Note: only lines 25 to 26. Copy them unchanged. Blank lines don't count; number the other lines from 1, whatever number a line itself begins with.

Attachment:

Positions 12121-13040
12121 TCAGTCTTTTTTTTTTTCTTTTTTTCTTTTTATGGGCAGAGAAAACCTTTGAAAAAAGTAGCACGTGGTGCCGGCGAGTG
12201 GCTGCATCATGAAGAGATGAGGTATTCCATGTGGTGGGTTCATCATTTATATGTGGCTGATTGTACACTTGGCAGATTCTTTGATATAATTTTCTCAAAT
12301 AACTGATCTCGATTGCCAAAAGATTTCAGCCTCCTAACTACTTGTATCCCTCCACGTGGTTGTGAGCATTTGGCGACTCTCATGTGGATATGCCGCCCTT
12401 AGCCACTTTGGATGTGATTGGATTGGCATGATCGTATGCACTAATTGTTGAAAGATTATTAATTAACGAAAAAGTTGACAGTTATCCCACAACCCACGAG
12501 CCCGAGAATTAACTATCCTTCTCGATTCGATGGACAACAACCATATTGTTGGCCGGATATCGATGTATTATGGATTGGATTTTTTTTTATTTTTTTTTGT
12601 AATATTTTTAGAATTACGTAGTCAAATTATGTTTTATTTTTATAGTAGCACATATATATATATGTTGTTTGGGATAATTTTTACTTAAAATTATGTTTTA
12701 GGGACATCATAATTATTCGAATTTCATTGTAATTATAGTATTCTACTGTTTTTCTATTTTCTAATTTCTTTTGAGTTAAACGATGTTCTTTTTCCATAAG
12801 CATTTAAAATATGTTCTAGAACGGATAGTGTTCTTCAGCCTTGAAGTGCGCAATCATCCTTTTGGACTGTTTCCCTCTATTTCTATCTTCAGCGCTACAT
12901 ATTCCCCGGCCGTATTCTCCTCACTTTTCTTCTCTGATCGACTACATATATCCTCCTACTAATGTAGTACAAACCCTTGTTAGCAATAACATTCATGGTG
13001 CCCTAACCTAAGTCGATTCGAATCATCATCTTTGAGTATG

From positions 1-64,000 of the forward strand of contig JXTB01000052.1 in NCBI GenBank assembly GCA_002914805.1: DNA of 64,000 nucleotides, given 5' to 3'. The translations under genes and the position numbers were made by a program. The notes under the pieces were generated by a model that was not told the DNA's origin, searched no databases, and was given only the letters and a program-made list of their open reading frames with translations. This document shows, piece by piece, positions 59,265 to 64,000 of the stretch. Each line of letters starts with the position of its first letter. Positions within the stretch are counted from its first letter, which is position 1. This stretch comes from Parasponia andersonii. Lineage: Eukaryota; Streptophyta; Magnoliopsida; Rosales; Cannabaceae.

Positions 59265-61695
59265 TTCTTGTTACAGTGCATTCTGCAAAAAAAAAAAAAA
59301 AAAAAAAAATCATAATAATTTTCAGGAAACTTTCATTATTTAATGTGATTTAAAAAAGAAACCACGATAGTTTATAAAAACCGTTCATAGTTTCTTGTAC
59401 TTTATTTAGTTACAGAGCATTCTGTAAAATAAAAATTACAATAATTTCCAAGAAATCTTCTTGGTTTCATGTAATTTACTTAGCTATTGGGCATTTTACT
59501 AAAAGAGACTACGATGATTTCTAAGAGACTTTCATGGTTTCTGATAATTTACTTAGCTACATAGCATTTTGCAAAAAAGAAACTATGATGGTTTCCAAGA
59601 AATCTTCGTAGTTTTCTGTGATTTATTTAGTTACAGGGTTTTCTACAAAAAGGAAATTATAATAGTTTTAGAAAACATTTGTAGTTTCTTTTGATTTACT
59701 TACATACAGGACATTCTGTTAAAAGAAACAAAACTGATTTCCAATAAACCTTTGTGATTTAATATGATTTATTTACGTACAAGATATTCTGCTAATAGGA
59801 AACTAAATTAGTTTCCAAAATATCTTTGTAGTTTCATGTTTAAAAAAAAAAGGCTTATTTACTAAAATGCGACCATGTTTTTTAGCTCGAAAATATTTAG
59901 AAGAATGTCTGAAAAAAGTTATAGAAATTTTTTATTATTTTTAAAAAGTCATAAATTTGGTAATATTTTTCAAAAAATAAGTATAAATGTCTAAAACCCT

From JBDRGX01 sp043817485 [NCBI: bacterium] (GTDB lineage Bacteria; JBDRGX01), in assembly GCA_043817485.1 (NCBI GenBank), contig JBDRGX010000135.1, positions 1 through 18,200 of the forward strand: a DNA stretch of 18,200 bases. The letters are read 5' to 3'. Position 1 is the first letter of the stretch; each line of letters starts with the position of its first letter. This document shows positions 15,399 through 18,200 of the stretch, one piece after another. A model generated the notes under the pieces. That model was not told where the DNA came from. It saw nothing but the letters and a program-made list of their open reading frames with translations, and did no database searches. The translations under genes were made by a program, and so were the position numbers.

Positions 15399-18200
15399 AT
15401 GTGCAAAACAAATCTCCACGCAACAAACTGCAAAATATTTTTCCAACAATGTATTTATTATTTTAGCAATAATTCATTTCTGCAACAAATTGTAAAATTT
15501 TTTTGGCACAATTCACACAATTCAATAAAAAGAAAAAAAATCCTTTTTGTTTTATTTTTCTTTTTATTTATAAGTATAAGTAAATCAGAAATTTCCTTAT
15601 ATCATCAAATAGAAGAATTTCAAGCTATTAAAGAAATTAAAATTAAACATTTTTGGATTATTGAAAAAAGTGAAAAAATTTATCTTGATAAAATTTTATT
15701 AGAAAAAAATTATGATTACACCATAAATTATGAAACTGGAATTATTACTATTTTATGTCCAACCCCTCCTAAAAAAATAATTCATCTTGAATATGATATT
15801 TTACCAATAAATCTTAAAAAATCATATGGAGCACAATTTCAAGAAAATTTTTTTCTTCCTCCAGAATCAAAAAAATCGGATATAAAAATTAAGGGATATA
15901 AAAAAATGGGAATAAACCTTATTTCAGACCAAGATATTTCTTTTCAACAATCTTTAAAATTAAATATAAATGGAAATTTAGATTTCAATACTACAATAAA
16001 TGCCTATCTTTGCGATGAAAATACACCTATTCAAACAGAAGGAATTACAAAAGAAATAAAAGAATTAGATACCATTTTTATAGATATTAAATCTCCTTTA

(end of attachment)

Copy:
15401 GTGCAAAACAAATCTCCACGCAACAAACTGCAAAATATTTTTCCAACAATGTATTTATTATTTTAGCAATAATTCATTTCTGCAACAAATTGTAAAATTT
15501 TTTTGGCACAATTCACACAATTCAATAAAAAGAAAAAAAATCCTTTTTGTTTTATTTTTCTTTTTATTTATAAGTATAAGTAAATCAGAAATTTCCTTAT